3 Questions To Ask Your Potential New Therapist
Updated: 3 days ago
You have decided that you would like to work with a therapist. You have an uninvited recommendation from a friend, a sign on a building you pass every day, all mighty google… how do you find a therapist and decide which one is for you? If you haven’t already, check out my article, “7 Steps For Choosing The Right Therapist”. Among those steps, you would contact the therapist and talk to them before your first session. Here, I will give you an idea of how that conversation can go and what you might ask to get the information you need. I am including my own answers to these questions to give you an idea of what you might get.
What Are Your Sessions Like?
This question is helpful because it gives you a picture of what therapy would be like with this therapist. It demonstrates what their values are in providing therapy. It’s also a chance for their personality to shine through.
I break this up into two questions/answers for clarity when people ask me.
(1) What happens during the first session?
Lillian Hood: “The first session is an assessment. This involves me asking a series of standard questions that I ask everyone so I can determine what your needs are and develop a plan for how we can address those needs. It will last about an hour, and at the end, I will make my recommendation about how often I think you need to meet in order to be effective. This is typically once per week in the beginning. For more intense symptoms, twice a week may be what is needed. In severe cases, a higher level of care might be needed, e.g. someone might be in withdrawal from alcohol or benzodiazepines and need to go to detoxification. Also, I do not ask trauma survivors to tell the story of their trauma in this meeting. I will ask whether you have experienced a trauma, yes or no. Then, I will ask for a 2-3 word phrase that tells me what kind of trauma, and I will give examples you can choose from. Finally, I will ask if you have trauma symptoms, e.g. nightmares. That’s it. Talk to me about what you need and I will do my best to make this doable for you.”
(2) What are sessions like after you are assessed?
“Individual therapy sessions will be about 55 minutes long and are based on goals that we set. The session typically begins with a brief check-in on how you are doing. Then we work on the session goal, which can include processing events, building needed skills and other evidence-based techniques. At the end of the session, we have usually discussed a few ways you might apply what you learned that day. I’ll ask which one you’d like to use as a goal to practice between now and our next meeting. You choose, and our session is done. After the check-in at the next meeting, we’ll discuss how your practice went. I’ll provide you with support as needed in building the skill, and we’ll move on to the current session goal. This is the pattern of my therapy sessions.”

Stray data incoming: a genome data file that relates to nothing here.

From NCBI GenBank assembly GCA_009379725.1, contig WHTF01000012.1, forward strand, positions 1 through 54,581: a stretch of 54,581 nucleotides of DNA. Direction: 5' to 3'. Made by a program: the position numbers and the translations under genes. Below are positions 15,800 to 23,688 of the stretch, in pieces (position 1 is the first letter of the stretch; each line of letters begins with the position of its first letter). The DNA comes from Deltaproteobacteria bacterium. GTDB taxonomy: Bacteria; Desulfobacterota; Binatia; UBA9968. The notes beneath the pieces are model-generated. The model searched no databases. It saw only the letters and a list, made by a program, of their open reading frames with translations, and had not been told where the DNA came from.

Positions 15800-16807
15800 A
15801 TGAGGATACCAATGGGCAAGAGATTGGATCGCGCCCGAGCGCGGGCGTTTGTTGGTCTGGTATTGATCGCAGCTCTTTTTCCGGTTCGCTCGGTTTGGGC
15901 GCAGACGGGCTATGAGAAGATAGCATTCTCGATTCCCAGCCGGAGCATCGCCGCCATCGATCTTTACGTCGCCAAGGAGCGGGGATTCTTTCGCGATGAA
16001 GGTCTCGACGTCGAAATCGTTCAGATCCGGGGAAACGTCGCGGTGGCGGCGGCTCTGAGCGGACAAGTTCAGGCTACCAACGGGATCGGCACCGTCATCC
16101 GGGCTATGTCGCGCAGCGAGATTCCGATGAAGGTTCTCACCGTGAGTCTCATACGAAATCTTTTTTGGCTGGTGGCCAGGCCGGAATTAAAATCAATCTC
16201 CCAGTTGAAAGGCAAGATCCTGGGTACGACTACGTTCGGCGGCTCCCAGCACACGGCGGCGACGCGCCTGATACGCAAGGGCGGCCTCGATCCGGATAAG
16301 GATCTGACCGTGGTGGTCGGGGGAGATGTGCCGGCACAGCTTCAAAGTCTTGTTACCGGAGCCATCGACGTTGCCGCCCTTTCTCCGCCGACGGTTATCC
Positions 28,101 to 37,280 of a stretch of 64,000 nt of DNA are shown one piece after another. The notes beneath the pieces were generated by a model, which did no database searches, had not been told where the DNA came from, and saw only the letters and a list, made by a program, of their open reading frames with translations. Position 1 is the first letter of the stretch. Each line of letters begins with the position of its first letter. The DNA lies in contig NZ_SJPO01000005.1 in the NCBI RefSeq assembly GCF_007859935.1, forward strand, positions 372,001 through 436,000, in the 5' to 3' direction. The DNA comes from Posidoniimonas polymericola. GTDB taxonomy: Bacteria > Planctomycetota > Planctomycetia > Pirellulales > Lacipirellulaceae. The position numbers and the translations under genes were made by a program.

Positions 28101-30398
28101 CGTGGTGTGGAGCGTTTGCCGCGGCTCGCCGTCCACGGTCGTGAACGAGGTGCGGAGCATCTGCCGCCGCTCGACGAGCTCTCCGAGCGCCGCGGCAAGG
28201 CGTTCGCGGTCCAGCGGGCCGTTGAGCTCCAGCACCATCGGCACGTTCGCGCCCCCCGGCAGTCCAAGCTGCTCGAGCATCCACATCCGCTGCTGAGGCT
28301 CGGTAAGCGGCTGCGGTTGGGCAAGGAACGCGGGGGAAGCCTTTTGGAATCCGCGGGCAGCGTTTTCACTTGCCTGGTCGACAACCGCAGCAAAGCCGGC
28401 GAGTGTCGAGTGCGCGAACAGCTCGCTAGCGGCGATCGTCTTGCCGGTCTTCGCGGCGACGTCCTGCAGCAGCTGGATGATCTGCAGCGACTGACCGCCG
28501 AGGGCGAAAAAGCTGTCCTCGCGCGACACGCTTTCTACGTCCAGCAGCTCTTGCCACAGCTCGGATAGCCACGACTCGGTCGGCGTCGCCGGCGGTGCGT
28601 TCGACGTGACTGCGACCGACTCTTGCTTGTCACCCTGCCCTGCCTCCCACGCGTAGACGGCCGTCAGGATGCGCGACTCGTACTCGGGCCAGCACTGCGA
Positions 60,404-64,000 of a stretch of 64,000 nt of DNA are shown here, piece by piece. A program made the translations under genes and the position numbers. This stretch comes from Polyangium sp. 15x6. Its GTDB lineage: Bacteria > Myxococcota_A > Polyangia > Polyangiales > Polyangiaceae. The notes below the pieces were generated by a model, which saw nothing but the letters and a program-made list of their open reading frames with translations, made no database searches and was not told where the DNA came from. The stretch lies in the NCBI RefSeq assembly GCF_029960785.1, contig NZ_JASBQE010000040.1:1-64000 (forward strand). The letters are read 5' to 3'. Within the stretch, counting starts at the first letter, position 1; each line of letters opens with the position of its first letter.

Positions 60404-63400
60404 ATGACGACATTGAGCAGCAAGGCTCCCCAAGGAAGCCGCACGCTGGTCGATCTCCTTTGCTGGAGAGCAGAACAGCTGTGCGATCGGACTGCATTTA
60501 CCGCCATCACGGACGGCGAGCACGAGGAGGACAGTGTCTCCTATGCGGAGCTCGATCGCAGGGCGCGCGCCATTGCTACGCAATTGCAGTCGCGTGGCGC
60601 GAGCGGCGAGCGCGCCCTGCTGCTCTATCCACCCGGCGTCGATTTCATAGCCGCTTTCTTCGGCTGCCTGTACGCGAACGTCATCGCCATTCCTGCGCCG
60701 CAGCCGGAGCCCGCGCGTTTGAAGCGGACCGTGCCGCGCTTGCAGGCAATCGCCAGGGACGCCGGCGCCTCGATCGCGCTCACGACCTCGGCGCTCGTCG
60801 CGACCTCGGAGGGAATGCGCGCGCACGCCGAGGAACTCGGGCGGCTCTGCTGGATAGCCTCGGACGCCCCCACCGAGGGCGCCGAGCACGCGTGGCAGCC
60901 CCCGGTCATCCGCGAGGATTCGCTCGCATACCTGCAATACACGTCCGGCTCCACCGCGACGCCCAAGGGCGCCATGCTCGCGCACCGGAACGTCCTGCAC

What Type of Clients Do You Like To Work With?
Therapists have specialties, or areas where they have done a lot of training and have significant experience. They typically specialize in working with a type of client that they prefer. For example, some therapist prefer to work with children, trauma survivors, individuals with autism, veterans etc. You’ll want to work with a therapist who specializes in working with people like you.
Lillian Hood: “I love working with people who are motivated to overcome struggles with trauma, binge eating, various forms of anxiety, OCD and phobias. While I work with all adult trauma survivors, I especially try to reach out to male trauma survivors since they find it particularly challenging to go to therapy. I love working with hard-working women who are trying so hard to do everything that needs to be done and are finding themselves overwhelmed and exhausted. I have specialized training in working with individuals with these types of challenges, and I truly enjoy watching them acquire the skills they need to help themselves and better their lives.”
Can You Tell Me A Little About Your Personality And How You Interact WithClients?
I feel like you can observe the answer to this question while you’re talking to them. However, I still think it is good to ask. They may add something that you didn’t pick up on during the conversation, and that can help you decide if you are comfortable with this person.
Lillian Hood: “I have a straight-forward way of communicating. I temper that with my caring nature and respect for others. I also value humor and skillfully use mine to put you at ease while we do the work of healing. “
The Bottom Line
Find someone who does what you need. Look for a personality that makes you feel comfortable. Even though having a phone conversation can be a bit unnerving, it saves you some time and maybe some frustration, because you will answer important questions before you meet the therapist for the first time in a session. Happy Hunting!
~*~ Lillian Hood is a therapist offering online therapy for adults throughout the state of North Carolina. Her office is in Wilmington, NC. She offers PTSD therapy, anxiety therapy, binge eating therapy, OCD therapy, panic attack therapy, and phobia therapy. Text 910.742.0433 to schedule a free phone